A team of Israeli and German researchers from Technion in Haifa and the universities of Kaiserslautern, Duisburg-Essen and Stuttgart have been able to reveal for the first time the dynamics of the orbital angular momentum of plasmons. The researchers used a combination of extremely high-quality single crystals of gold, ultrafast laser pulses and an electron microscope. Their findings are published in Science in the March 17, 2017 issue.
Symbolic image of light interacting with a gold surface with 4-fold symmetric Archimedean spirals: Plasmons with orbital angular momentum are excited and swirl towards the center. (Credit: University of Stuttgart, Sven Hein)
When an electron orbits around the nucleus in an atom, simple models describe its motion with spin and angular momentum. Spin means, in a classical picture, that the electron spins around much like a little sphere, and angular momentum describes the motion of the electron around the nucleus. This model is very similar to the earth orbiting the sun, spinning around an axis that extends from the North to the South Pole (which takes a day), while simultaneously travelling around the sun (which takes a year).
Light can have similar properties: Its “spin”, which should rather be called “helicity”, tells us whether a photon has right-handed or left-handed circular polarization. But what corresponds to the angular momentum? This is the so-called orbital angular momentum, which describes a wavefront that spirals around like a helix, just like a staircase in a tower.
This orbital angular momentum has recently gained a lot of attention, as researchers hope to encode information into it and thus either enhance the capacity of fiber optical communication systems, or use it for quantum information protocols, which might be useful for secure communication.
However, the size of these beams cannot be smaller than one wavelength of light, or about half a micrometer in the visible spectrum, which limits the possibility to integrate such beams into tiny devices in the future.
Here is where plasmonics enters the picture. Plasmons are collective electron oscillations in metals that can be excited by light. If a stream of photons impinges, for example, onto a gold surface, the electric field of the light field makes the negatively charged electrons oscillate back and forth, just like water in a bottle when it is shaken. The advantage of these plasmonic oscillations is that they are bound to the surface of the gold or to the interface between gold and its substrate, and that they can have a much smaller wavelength than the original light. Therefore, they are ideally suited for integrated devices with sizes below 100 nm (one-tenth of a micrometer).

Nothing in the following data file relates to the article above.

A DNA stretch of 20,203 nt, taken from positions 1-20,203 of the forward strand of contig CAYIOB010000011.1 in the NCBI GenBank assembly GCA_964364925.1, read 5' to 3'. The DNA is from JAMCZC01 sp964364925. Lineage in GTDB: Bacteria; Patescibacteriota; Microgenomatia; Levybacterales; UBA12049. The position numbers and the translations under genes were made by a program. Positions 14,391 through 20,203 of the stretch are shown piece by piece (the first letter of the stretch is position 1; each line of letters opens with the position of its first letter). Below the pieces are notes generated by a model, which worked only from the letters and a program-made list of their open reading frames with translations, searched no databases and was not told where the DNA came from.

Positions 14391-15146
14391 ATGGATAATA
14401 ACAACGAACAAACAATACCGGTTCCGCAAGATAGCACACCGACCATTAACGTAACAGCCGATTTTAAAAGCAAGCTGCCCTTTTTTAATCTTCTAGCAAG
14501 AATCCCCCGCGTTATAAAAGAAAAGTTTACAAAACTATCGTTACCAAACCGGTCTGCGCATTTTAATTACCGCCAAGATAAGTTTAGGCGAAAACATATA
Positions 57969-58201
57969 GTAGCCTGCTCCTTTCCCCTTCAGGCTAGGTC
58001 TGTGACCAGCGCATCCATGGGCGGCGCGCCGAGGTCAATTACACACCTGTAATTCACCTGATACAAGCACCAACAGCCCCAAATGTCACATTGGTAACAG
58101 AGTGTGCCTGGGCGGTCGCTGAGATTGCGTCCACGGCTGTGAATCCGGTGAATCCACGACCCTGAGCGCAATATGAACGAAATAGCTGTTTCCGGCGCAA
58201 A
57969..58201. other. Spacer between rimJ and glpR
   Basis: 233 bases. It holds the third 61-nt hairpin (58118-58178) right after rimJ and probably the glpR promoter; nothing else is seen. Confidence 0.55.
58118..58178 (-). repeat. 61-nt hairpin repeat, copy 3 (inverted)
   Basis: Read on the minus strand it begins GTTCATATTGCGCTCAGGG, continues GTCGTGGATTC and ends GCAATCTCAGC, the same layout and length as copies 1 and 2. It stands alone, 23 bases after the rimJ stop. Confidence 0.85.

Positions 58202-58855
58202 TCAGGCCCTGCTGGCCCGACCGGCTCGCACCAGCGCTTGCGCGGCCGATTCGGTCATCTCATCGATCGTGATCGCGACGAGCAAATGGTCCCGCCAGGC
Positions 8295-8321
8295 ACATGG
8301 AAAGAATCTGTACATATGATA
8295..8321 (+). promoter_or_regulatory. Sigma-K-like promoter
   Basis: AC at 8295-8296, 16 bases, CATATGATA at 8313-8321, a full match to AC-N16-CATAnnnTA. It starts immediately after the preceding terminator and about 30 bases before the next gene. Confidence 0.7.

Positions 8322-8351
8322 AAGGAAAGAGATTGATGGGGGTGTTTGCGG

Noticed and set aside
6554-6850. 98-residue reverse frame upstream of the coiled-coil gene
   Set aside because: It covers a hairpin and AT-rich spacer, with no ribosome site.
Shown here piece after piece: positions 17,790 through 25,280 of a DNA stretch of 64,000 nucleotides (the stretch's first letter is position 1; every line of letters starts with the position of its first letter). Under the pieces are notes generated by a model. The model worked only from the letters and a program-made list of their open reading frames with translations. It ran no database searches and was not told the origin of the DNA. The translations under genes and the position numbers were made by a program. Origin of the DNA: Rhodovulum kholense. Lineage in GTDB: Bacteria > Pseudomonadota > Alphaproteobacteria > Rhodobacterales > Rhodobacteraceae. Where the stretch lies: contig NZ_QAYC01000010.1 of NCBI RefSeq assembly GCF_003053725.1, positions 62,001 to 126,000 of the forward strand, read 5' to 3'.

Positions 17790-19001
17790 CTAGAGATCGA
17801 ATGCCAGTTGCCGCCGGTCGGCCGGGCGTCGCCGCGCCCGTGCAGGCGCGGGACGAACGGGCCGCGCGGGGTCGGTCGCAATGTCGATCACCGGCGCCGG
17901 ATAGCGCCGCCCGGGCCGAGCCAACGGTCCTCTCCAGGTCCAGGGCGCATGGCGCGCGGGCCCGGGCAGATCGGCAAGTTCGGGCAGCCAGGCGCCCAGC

The Israeli/German research team cut Archimedean spirals into the gold, which allowed the light to excite plasmons that had orbital angular momentum. Grisha Spektor from Technion in Haifa, the first author of the paper, came up with the idea to vary the geometry of the spirals, hence creating angular orbital momentum that ranged from 1 all the way to 10. Bettina Frank from Harald Giessen’s group in Stuttgart was able to produce extremely high-quality gold samples that had single crystal properties and were atomically flat. They cut the spirals into those crystals. Martin Aeschlimann and Deirdre Kilbane in Kaiserslautern and Philip Kahl and Frank Meyer zu Heringdorf in Duisburg then used ultrafast lasers to shine light pulses as short as 13 femtoseconds (10-15 seconds) onto the crystals, which created plasmon waves.
They observed with an electron microscope how the plasmons ejected electrons at the top of the metal and could in such manner image the plasmonic waves. By sending two ultrashort laser pulses with a delay onto the sample and then varying the delay, it was possible to record complete movies of the plasmon waves. In this case, the first pulse created the plasmon and the second pulse interacted with the plasmon and liberated electrons on the surface, which were then imaged.
The researchers were stunned to observe the formation of plasmonic vortices by inward spiraling plasmon waves, and to see how those vortices spun around on a time scale that was comparable with the time that light needs to complete an oscillation, a so-called optical cycle.
The larger the orbital angular momentum, the longer the vortex takes to spin around. Interestingly, the observation of the vortex dynamics can also be used to distinguish the helicity of the light, meaning that one can separate left- from right-handed circular polarization.
The authors believe that their work can open the door to ultra-compact integrated devices that utilize orbital angular momentum of plasmons to encode information. Furthermore, novel light-matter-interaction effects on a deep subwavelength scale could be studied when such plasmons interact with matter that is sensitive to higher orbital light momenta, for example in non-dipolar transitions.